Skip navigation
Link to Back issues listing | Back Issue Listing with content Index | Subject Index

Dose regimens and compliance

Systematic review
Results
Comment

Bandolier 117 looked at a rather old (1984) review of dosing regimens and compliance, that concluded that once or twice a day regimens had better compliance (about 70%) than those in which patients had to take medicines three or four times a day. There were some problems with it, one of which was that it used pill count, interviews, and presence of drug in body fluids to assess compliance. A new systematic review of electronic monitors [1] comes to the same conclusion.

Electronic monitors use microprocessors to record the precise time that a dose is removed from the monitoring unit, and capture medication events. They record both the number of events, especially whether doses are missed, and whether doses are taken at the correct time.

Systematic review

The review used five electronic databases, including the Cochrane Library, to find reports of electronic monitoring use. Any device could be used, and medication compliance had to be reported. Studies for the years 1986 to 2000 were sought. Results were evaluated in terms both of the number of doses taken, and also the timing of doses to within 25% of the dosing interval. For 12 hour dosing, therefore, doses taken outside of plus or minus three hours were deemed inappropriate.

Results

The review found 76 studies with identifying dose taking or dose timing. Most (60) were bottle caps, 10 were metered dose inhalers, and two each pill boxes, blister cards, or eye drop dispensers. The majority of conditions were in cardiovascular and respiratory disease, though there was little difference in overall compliance between conditions, perhaps with the exception of respiratory disease where it was lower at about 50%.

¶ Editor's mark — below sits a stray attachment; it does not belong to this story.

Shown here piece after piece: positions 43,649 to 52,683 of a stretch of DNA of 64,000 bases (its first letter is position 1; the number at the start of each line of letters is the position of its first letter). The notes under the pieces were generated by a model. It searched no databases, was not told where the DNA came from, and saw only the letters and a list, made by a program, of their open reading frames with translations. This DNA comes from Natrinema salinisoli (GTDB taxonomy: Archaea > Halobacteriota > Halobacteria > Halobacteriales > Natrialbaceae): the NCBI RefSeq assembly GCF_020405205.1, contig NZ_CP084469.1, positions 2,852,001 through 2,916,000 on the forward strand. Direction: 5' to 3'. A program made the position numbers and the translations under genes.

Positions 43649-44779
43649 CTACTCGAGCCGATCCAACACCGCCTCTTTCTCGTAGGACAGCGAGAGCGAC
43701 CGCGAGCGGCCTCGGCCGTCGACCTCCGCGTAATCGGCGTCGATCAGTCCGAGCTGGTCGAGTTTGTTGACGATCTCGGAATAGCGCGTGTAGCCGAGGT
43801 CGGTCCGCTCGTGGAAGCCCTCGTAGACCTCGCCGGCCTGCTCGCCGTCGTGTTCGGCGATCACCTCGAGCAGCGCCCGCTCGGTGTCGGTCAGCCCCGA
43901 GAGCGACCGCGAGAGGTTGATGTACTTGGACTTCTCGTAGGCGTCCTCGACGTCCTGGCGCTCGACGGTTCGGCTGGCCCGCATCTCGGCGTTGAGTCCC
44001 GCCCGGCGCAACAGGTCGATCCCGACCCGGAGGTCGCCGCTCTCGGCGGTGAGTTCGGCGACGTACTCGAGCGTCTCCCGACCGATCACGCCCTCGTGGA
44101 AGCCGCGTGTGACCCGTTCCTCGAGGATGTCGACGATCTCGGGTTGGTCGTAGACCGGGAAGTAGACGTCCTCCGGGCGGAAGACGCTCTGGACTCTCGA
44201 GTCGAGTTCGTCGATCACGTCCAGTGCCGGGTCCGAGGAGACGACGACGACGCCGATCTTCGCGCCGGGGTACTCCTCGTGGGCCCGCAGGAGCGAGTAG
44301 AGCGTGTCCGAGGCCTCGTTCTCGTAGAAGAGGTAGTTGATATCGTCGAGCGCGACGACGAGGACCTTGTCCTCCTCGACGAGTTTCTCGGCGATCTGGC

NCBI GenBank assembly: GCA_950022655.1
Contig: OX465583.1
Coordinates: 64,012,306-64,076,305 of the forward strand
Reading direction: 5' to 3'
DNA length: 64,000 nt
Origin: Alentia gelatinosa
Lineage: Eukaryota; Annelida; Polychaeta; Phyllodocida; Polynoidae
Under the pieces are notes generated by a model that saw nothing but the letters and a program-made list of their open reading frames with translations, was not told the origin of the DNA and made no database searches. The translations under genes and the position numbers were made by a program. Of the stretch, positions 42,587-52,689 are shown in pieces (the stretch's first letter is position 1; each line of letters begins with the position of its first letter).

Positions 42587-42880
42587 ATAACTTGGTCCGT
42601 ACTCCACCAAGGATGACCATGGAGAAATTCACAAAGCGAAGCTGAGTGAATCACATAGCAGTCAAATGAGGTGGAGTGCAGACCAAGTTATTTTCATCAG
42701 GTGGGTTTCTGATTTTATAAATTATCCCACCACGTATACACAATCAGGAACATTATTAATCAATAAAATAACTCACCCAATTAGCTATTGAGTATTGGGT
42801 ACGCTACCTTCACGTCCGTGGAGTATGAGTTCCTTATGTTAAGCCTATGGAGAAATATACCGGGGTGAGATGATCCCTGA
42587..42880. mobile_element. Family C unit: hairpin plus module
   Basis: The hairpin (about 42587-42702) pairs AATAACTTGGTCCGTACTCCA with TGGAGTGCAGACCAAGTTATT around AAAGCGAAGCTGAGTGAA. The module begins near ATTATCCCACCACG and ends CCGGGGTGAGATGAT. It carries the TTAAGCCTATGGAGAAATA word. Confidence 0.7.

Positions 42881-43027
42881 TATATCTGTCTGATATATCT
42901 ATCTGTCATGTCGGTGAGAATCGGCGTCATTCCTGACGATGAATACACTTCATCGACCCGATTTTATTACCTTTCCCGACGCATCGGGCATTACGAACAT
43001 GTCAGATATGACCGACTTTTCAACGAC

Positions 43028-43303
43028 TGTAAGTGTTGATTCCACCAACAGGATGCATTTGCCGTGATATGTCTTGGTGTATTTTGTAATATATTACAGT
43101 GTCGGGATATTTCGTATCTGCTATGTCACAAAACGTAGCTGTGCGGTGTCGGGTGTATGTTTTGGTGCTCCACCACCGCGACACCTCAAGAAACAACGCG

Overall compliance for taking doses in 85 different regimens was 71%, with a range of 34% to 97% in individual studies. Once and twice a day dosing was higher than that for three and four times a day regimens (Figure 1). For dose timing in 14 reports, the proportion of medicines taken within the prescribed time was 58% for twice daily doing, and below 50% for three and four times a day dosing (Figure 2).



Figure 1: Compliance - dose taking







Figure 2: Compliance - dose timing





Comment

For dose taking compliance, the results here using electronic monitoring were substantially the same as those found in the older study using pill counts or patient interviews (Table 1). The results for timing were similar. Perhaps the lesson is to keep it simple, difficult though that is, particularly in older people with several conditions.



Table 1: Compliance in dose taking



1984 review
New review
Times a day
Range
Mean (SEM)
Range
Mean (SEM)
Once
42-93
73
35-97
79
Twice
50-94
70
38-90
69
Three times
18-89
52
40-91
65
Four times
11-66
42
33-81
51


Reference:

  1. AJ Claxton et al. A systematic review of the association between dose regimens and medication compliance. Clinical Therapeutics 2001 34: 1296-1310.

previous or next story